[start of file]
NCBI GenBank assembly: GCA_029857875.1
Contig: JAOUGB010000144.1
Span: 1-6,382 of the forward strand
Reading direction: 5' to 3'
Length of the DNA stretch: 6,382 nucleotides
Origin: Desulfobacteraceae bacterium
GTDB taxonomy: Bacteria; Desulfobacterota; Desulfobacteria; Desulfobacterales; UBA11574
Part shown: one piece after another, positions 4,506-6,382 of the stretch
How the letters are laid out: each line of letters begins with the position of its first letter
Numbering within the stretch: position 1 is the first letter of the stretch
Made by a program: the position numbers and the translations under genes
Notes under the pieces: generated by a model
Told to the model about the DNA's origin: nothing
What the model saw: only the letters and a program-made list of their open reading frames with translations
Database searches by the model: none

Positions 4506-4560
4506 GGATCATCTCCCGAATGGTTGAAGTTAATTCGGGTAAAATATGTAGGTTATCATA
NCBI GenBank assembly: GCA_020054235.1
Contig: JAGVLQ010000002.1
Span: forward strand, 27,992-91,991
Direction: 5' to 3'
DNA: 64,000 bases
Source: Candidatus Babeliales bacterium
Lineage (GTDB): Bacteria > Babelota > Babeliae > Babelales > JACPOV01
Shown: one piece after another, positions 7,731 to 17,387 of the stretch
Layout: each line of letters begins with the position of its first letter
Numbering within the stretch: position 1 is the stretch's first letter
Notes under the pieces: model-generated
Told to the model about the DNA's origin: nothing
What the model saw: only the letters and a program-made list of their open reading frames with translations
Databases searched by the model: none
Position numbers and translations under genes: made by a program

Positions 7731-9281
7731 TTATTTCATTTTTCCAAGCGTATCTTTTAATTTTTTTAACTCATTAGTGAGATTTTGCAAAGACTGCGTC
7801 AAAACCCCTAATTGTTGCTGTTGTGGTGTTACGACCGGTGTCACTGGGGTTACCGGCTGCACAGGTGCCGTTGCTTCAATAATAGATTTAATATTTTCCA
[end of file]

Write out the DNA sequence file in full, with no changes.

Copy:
NCBI GenBank assembly: GCA_029857875.1
Contig: JAOUGB010000144.1
Span: 1-6,382 of the forward strand
Reading direction: 5' to 3'
Length of the DNA stretch: 6,382 nucleotides
Origin: Desulfobacteraceae bacterium
GTDB taxonomy: Bacteria; Desulfobacterota; Desulfobacteria; Desulfobacterales; UBA11574
Part shown: one piece after another, positions 4,506-6,382 of the stretch
How the letters are laid out: each line of letters begins with the position of its first letter
Numbering within the stretch: position 1 is the first letter of the stretch
Made by a program: the position numbers and the translations under genes
Notes under the pieces: generated by a model
Told to the model about the DNA's origin: nothing
What the model saw: only the letters and a program-made list of their open reading frames with translations
Database searches by the model: none

Positions 4506-4560
4506 GGATCATCTCCCGAATGGTTGAAGTTAATTCGGGTAAAATATGTAGGTTATCATA
NCBI GenBank assembly: GCA_020054235.1
Contig: JAGVLQ010000002.1
Span: forward strand, 27,992-91,991
Direction: 5' to 3'
DNA: 64,000 bases
Source: Candidatus Babeliales bacterium
Lineage (GTDB): Bacteria > Babelota > Babeliae > Babelales > JACPOV01
Shown: one piece after another, positions 7,731 to 17,387 of the stretch
Layout: each line of letters begins with the position of its first letter
Numbering within the stretch: position 1 is the stretch's first letter
Notes under the pieces: model-generated
Told to the model about the DNA's origin: nothing
What the model saw: only the letters and a program-made list of their open reading frames with translations
Databases searched by the model: none
Position numbers and translations under genes: made by a program

Positions 7731-9281
7731 TTATTTCATTTTTCCAAGCGTATCTTTTAATTTTTTTAACTCATTAGTGAGATTTTGCAAAGACTGCGTC
7801 AAAACCCCTAATTGTTGCTGTTGTGGTGTTACGACCGGTGTCACTGGGGTTACCGGCTGCACAGGTGCCGTTGCTTCAATAATAGATTTAATATTTTCCA